In Washington, ‘secret’ is synonymous with ‘controversy’

In Washington, ‘secret’ is synonymous with ‘controversy’

In Washington, ‘secret’ is synonymous with ‘controversy’

Hillary Clinton’s presidential dreams were undermined by her use of a private email server that contained classified information.

Donald Trump has risked criminal charges by refusing to return top-secret documents to the government after leaving the White House.

And now lost files with classified markings could cause a political headache for President Joe Biden.

These three situations are far from equivalent. But taken together, they represent a remarkable episode in which document management has been a recurring source of controversy at the highest levels of American politics.

For some, it is a warning against clumsiness or hubris in handling a professional secret. For others, it’s a reminder that the federal government has built an unwieldy – and perhaps unmanageable – system to store and protect classified information.

“Mistakes happen and it’s so easy to pick up a pile of papers from your desk when you leave the office and you don’t realize there’s a secret document among those files,” said Mark Zaid, a lawyer working on national security issues. “You just haven’t heard of it, for whatever reason.”

Now Americans hear about it all the time. Political talk shows have become clogged with talk about which documents are hidden in which box, in which cupboard. Voters learn intelligence jargon like TS/SCI, HUMINT, and damage assessments.

Clinton’s mail server was the dominant thread of her presidential campaign, and the Trump investigation shattered his hopes of returning to the White House. The Republicans who recently took control of the House are now ready to investigate Biden’s own document practices as well, especially after a second batch of classified materials was found.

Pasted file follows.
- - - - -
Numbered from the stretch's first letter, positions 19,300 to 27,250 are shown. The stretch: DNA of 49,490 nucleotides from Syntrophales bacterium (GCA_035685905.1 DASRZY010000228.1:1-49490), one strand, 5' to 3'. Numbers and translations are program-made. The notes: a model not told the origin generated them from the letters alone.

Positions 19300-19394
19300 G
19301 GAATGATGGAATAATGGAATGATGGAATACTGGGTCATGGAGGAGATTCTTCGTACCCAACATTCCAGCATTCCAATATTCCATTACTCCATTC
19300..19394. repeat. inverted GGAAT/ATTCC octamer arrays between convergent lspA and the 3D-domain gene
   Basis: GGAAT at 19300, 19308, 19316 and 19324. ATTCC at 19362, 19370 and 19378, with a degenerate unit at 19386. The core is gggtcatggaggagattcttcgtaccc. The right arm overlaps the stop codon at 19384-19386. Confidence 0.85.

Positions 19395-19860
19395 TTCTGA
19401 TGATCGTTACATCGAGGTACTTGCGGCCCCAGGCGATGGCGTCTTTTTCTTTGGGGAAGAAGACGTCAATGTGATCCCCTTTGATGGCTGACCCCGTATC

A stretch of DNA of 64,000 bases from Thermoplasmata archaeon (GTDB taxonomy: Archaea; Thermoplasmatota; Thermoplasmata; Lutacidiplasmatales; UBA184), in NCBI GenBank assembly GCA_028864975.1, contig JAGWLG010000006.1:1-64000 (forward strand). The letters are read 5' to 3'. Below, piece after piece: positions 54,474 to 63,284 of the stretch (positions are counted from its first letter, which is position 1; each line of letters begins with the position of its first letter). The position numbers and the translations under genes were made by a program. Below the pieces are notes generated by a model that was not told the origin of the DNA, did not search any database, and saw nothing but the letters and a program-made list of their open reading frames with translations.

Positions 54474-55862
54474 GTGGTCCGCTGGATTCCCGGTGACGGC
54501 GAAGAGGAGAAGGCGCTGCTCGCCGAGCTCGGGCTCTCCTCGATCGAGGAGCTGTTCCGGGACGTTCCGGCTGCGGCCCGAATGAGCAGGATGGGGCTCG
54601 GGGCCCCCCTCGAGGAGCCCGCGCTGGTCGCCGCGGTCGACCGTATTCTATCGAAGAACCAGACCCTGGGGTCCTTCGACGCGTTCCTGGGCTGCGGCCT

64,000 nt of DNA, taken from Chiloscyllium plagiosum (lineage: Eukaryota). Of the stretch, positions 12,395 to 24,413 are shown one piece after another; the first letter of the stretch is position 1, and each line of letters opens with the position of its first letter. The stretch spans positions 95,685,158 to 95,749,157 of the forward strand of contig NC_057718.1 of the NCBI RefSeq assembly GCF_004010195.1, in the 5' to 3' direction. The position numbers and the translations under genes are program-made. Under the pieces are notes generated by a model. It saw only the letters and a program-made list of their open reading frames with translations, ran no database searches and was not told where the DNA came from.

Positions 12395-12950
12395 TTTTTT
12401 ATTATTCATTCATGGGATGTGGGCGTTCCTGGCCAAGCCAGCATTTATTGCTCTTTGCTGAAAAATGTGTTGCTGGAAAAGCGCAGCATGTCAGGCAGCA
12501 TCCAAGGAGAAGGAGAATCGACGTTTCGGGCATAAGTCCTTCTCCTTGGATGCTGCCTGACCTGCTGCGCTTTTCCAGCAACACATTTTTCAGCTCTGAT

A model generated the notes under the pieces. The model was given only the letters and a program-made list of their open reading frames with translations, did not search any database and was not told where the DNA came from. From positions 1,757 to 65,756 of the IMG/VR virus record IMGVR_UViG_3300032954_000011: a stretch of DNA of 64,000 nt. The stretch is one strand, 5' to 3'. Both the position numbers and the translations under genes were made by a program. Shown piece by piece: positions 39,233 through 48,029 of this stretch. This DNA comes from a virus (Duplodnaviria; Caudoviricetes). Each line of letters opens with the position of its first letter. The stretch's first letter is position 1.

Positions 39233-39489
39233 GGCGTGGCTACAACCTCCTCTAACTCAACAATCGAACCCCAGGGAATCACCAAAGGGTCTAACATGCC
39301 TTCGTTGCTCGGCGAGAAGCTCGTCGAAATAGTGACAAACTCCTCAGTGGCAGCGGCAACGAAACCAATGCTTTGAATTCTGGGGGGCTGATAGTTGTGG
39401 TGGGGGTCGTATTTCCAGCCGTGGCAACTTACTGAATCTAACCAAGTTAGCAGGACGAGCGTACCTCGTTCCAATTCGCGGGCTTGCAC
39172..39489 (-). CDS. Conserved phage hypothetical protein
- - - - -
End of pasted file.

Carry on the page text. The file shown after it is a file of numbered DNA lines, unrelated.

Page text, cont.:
“Americans are very aware of the issues around classified documents, in part because we’ve been talking about them for almost eight years,” said Alex Conant, a Republican political consultant.

That’s when a Republican House Committee investigating the attack on the U.S. Consulate in Benghazi, Libya, discovered that Clinton had been using a private email account while secretary of state. The revelation led to a federal investigation that resulted in no charges, but it was found that 110 of the 30,000 emails given to the government contained classified information.

Trump, who had beaten Clinton for her email handling, won the election and quickly demonstrated his carelessness about secrets. He memorably discussed confidential intelligence with the Russian ambassador to the United States, which raised concerns that he might have compromised a source who helped thwart terrorist plots.

After contesting the results of his electoral defeat, Trump left office haphazardly and took boxes of government documents with him to Mar-a-Lago, his Florida resort. Some of them were given to the National Archives, which is responsible for presidential files, but refused to release others.

Eventually, the Department of Justice, concerned that national security secrets were at stake, obtained a search warrant and found more top-secret documents at the facility.

A special defense attorney was appointed to determine whether criminal charges should be brought against the case or whether a separate investigation should be conducted into Trump’s attempts to stay in power on January 6, 2021, when a mob of his supporters stormed the United States Capitol.